Many people living in non-democratic systems face a difficult personal decision when their regimes hold elections. Should they participate in the election, on the hope that doing so might overturn the regime by surprise, or that it might at least generate some sort of accountability from the regime? Or should they abstain, stay at home, to avoid being complicit in legitimating a regime that is fundamentally uninterested in democracy or popular voice and which has no intention of losing? As it turns out, we have few guides for helping us reason through this moral question, despite the fact that authoritarian regimes that hold elections are increasingly common around the world.
In a new working paper (PDF), Turku Isiksel and I provide a framework for helping us to resolve this tension. The starting point is that democratic theorists and political philosophers have devoted substantial effort (see e.g. here) to the question of the moral obligations to vote under democracy (either idealized or actually-existing democracies). But authoritarian elections are fundamentally different, and these differences undermine many of the arguments that might either justify or obligate citizens in democracies to participate in elections. Many of us believe that good citizens always vote in elections—but authoritarian elections are a different affair, and it might be the case that good citizens don’t vote in authoritarian elections.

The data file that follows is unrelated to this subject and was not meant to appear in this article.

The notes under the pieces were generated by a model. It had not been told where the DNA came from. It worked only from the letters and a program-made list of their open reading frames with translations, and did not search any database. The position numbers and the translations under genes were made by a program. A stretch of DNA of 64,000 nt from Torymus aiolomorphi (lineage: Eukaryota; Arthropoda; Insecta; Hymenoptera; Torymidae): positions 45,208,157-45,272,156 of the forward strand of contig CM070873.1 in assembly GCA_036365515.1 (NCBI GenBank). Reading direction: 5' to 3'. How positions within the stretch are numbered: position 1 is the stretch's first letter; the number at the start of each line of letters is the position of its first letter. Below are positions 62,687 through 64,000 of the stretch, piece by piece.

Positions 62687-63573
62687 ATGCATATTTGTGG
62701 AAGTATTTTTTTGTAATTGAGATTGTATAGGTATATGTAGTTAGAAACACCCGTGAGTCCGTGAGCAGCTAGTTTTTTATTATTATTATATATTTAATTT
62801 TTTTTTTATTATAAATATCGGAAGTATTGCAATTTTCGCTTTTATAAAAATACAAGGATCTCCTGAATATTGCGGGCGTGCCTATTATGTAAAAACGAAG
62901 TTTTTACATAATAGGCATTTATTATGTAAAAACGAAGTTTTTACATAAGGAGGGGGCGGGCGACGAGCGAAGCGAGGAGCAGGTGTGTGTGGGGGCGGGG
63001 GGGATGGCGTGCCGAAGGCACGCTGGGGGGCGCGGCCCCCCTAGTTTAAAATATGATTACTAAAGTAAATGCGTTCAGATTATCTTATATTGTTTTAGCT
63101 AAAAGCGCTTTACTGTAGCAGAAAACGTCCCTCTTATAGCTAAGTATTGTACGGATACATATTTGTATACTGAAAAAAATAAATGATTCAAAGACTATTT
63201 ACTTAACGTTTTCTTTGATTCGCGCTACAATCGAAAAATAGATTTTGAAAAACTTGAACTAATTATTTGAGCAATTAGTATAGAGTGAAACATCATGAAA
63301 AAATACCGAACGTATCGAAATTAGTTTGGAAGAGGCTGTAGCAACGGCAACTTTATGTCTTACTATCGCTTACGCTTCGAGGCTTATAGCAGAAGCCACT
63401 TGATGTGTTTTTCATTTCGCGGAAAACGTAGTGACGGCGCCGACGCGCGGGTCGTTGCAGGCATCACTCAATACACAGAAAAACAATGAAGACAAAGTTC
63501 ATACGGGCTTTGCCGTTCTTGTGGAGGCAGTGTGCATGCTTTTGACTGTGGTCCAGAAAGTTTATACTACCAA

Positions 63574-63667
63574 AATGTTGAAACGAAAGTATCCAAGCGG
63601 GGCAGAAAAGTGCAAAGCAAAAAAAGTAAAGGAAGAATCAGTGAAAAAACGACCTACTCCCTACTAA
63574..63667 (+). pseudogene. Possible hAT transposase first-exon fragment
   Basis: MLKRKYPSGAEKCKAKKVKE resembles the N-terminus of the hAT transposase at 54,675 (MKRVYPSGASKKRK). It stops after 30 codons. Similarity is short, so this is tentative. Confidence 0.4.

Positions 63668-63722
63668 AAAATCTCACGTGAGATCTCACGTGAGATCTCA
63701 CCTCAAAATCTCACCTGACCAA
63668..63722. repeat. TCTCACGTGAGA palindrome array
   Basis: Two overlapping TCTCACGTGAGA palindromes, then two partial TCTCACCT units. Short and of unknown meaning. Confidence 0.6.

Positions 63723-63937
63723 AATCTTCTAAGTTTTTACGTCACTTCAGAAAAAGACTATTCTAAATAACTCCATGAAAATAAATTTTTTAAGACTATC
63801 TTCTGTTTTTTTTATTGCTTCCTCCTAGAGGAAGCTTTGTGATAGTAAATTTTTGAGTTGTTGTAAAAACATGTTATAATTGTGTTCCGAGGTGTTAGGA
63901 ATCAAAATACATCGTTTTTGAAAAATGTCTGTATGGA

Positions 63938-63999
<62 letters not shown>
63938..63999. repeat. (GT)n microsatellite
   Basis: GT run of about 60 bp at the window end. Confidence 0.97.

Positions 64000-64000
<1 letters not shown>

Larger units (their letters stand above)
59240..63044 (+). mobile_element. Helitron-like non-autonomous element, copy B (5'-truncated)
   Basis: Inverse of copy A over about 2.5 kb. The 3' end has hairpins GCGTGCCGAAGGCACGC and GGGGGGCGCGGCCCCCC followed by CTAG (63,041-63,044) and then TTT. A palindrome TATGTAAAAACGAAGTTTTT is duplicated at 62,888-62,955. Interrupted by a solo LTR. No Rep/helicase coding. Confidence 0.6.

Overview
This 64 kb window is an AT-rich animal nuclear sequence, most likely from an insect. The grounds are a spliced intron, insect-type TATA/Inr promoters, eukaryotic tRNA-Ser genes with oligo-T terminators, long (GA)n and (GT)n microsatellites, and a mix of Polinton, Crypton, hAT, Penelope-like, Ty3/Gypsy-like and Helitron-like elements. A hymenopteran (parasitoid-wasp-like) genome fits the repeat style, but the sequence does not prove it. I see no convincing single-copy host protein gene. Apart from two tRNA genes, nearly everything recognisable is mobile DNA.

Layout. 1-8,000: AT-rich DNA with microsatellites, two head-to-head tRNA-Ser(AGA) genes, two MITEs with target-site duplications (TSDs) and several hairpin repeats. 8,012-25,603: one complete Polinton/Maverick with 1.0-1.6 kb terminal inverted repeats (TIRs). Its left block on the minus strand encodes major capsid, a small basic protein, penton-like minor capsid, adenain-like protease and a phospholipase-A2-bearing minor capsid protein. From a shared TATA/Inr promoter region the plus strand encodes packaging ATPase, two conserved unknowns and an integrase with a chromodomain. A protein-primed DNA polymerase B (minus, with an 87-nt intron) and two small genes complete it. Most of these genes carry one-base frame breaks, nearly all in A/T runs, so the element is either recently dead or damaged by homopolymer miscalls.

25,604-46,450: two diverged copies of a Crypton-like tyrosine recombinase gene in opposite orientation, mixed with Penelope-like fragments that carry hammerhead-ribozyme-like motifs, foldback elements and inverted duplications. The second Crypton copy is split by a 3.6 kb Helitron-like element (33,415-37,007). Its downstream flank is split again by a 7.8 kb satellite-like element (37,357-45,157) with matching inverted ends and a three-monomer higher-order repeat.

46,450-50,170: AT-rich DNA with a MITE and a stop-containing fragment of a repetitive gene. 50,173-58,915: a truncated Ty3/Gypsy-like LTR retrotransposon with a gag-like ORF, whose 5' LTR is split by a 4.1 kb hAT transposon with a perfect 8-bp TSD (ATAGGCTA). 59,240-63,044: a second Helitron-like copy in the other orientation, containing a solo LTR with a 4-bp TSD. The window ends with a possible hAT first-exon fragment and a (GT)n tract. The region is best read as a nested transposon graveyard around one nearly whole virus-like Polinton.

So, should you vote in an undemocratic election? The short answer is it depends. The long answer is that the obligation to vote in an authoritarian context depends on background assumptions about what value we attribute to this particular form of political participation, the anticipated consequences of collective voice in an authoritarian regime, and expectations about whether democratic habitus under authoritarianism is a foundation for democratic citizenship some point in the future.
There’s lots more to chew on in the paper itself. Here is the abstract.
When accounting for why elections, voting, and political representation are meaningful and valuable practices, political theorists tend to assume that the political system in which these institutions occur is broadly democratic. However, authoritarian regimes also make use of these institutions. Furthermore, recent empirical research shows that elections in “hybrid,” “competitive authoritarian,” or “pseudo-democratic” regimes matter. They can stabilize authoritarian regimes by giving them the veneer of popular approval, although they can also provide opportunities for unseating incumbent regimes. Are the ethics of political participation—and, specifically, of voting—fundamentally different in non-democratic regimes? Do the same civic imperatives that support voting in democracies come out in favor of boycotts, abstentions, or even civil disobedience under electoral authoritarianism? Can citizens expect elections and electoral participation to increase the chances of a democratic transition? We argue that more complex moral considerations confront voters in authoritarian regimes compared to voters in democratic regimes, since the answers to these questions hinge in part on the role elections play in authoritarian states. We argue that a voter’s judgment must depend not merely on principled justifications for political participation but also on prudential considerations about the impact that electoral participation is likely to have on the regime’s longevity. We enumerate some of these considerations.